Getting to nowherefast is an uphill climb. By the time you reach the summit, you realize that the only way to go is down.
”You’ll never find a flask in a thrift store.” She says.
“I never find chess books either.” I says.
I comb the moldy stacks of yellow papyrus searching for holy grails. Frayed binding and cut pages texturing my soul. I run my fingers over titles and authors, dust jacket braille. I work through the rows and stacks of immortal words and pick a few for longevity. Sometimes, when too hot of heaven shines, I find something I’ve been looking for. The thing I lift my feet over railroad tracks for and I smile selfishly. My treasure. That thing for me fits snugly in my collection of things I own to envy.
I pay pennies for books.
I tried to find my father’s grave two days ago. I was lost in a cemetery. I was banking on an inkling of semblance. I could not find the grave and the office with the kiosks to find section and lot numbers was closed. My lover grew impatient with me. She wondered why I could not find my own father’s grave. She directed me and asked me about landmarks. I went with my will.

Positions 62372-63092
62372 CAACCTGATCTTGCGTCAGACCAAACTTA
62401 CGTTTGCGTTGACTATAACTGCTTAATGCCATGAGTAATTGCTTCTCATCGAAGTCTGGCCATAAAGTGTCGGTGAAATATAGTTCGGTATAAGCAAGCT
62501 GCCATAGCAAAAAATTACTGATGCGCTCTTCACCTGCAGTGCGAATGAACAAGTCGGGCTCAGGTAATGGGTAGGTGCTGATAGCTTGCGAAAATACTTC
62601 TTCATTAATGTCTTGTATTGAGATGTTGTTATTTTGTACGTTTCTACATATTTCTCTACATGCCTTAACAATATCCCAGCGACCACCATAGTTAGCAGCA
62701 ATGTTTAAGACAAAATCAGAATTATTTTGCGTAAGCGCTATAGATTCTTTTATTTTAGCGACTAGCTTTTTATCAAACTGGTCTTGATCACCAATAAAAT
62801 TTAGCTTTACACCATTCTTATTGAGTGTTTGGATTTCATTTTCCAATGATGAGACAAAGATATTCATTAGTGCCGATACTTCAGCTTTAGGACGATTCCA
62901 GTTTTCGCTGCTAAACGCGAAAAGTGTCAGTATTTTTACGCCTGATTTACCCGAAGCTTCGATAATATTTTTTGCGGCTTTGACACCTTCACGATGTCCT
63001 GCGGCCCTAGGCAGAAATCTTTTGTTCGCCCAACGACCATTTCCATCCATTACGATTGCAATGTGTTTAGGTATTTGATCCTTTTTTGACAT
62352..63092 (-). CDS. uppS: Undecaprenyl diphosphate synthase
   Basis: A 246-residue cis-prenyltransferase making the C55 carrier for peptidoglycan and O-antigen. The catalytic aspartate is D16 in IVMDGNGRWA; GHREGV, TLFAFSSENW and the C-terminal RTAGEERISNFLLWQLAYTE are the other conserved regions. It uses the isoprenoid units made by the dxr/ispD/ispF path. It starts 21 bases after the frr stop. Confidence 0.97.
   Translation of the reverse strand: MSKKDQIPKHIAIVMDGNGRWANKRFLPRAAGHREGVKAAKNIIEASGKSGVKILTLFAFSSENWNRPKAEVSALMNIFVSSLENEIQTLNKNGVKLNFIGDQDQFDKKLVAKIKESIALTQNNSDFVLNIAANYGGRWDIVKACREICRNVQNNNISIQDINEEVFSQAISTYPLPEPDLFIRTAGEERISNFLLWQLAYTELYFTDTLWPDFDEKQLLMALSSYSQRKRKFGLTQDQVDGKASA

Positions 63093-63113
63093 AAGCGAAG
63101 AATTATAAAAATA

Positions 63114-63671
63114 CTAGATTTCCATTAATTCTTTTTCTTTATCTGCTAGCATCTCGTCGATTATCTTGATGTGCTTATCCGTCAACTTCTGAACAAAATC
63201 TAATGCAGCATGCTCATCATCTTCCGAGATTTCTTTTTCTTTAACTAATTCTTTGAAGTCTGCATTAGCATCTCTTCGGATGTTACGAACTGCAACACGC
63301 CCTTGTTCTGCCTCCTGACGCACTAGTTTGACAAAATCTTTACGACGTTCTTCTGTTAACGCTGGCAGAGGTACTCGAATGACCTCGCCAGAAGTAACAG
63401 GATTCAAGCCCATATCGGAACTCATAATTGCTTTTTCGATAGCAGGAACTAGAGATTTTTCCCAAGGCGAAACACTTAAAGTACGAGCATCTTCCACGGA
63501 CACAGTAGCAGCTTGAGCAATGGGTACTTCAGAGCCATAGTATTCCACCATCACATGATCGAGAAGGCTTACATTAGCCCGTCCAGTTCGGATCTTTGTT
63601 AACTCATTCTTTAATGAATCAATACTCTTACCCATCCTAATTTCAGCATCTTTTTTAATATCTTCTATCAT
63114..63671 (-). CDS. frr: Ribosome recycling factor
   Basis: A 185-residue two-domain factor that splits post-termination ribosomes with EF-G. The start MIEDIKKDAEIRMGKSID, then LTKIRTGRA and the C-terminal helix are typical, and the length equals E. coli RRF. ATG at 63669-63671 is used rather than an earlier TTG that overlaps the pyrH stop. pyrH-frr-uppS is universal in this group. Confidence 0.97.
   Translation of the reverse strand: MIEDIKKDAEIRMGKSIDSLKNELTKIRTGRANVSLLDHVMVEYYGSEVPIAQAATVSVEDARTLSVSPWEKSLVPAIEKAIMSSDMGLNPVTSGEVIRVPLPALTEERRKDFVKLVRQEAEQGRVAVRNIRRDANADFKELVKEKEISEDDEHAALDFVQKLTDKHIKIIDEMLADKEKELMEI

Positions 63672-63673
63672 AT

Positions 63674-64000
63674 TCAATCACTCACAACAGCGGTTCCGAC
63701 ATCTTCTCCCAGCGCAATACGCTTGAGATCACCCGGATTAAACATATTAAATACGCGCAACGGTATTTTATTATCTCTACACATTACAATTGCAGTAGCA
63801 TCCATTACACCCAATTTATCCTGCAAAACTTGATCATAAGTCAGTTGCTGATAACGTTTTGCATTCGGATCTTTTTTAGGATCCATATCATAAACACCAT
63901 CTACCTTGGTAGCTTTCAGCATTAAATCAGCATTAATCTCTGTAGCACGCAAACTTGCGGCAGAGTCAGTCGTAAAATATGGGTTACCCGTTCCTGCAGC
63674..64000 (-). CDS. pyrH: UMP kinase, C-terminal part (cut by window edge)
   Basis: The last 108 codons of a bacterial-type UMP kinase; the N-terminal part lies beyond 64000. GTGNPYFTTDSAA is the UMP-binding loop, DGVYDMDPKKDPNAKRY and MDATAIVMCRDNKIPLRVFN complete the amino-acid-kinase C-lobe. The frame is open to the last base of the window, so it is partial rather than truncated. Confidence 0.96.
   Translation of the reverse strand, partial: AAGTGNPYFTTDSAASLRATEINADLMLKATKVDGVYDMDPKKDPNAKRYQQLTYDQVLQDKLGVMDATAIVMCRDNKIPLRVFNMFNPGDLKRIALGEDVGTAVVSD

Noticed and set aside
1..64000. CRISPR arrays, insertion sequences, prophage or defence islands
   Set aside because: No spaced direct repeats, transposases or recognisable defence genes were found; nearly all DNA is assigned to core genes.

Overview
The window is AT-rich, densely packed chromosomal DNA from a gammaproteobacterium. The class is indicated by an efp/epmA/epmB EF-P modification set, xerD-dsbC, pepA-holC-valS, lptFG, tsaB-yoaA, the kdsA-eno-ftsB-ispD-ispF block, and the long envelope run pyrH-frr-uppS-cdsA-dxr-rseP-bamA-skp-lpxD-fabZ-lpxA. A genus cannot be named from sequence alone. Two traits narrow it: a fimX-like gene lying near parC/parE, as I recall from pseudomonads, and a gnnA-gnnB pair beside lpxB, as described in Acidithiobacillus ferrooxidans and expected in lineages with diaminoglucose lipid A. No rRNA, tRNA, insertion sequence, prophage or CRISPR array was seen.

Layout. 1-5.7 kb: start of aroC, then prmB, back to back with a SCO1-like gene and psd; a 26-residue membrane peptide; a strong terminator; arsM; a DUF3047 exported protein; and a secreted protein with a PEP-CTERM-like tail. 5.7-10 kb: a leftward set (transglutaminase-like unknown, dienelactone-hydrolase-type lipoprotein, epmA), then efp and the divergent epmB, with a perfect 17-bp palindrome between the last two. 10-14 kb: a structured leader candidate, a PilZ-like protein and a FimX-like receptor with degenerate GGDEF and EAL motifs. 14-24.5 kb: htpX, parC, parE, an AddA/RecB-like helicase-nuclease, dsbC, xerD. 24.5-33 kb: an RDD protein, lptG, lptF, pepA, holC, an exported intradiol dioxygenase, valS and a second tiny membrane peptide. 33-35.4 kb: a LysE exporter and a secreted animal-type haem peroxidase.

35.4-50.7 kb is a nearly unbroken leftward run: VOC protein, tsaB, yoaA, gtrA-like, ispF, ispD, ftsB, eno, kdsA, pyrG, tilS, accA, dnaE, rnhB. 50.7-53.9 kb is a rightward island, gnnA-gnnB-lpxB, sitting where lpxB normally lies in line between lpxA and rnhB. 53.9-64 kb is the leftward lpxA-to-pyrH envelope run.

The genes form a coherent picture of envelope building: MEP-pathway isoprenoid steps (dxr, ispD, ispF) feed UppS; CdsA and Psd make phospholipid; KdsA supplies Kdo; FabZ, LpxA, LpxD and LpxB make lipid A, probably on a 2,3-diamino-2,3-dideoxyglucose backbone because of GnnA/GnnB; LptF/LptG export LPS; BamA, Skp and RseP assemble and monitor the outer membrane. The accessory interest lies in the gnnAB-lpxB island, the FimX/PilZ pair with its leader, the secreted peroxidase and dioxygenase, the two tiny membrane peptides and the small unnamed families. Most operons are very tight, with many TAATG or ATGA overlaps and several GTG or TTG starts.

I saw a short man exit a Lincoln Town Car and enter the building. I followed, but found the door locked when I pressed the lever. I walked away with repose.
The man spotted me looking at a posted map. He walked toward me with a hiccupped gait. He was a short man with a black handlebar mustache. He says,
“Whatcha lookin for?”
”My father’s grave.” I say.
”Itsaa big cemetery, gooda luck finding it.” He says, taking off his bowler hat.
I stalked through the cemetery trying to remember. My soles sunk into the semi frozen wet ground. I was lost. I was looking for trees, I knew it was by a tree.
”Don’t you know where your dad is buried?” She asked.
”The ground was frozen when my dad died, we had the service inside.” I shuddered with remorse. ”I’ve only been here twice.” I said, sinking into sorrow.
“Call your mom.” She says.
I called my mom. I didn’t want to because I didn’t want her to feel any sorrow or talk about things we don’t talk about. But I called her, wandering around a cemetery looking for my father’s grave. My mother couldn’t find the paperwork and I was defeated. Until I found it.
I found it and showed Dawn and was proud to show her his military grave saying he was a Sergeant in the United States army during Vietnam. I showed her how it was flat next to a tree and surrounded by big granite tombstones just like I had said.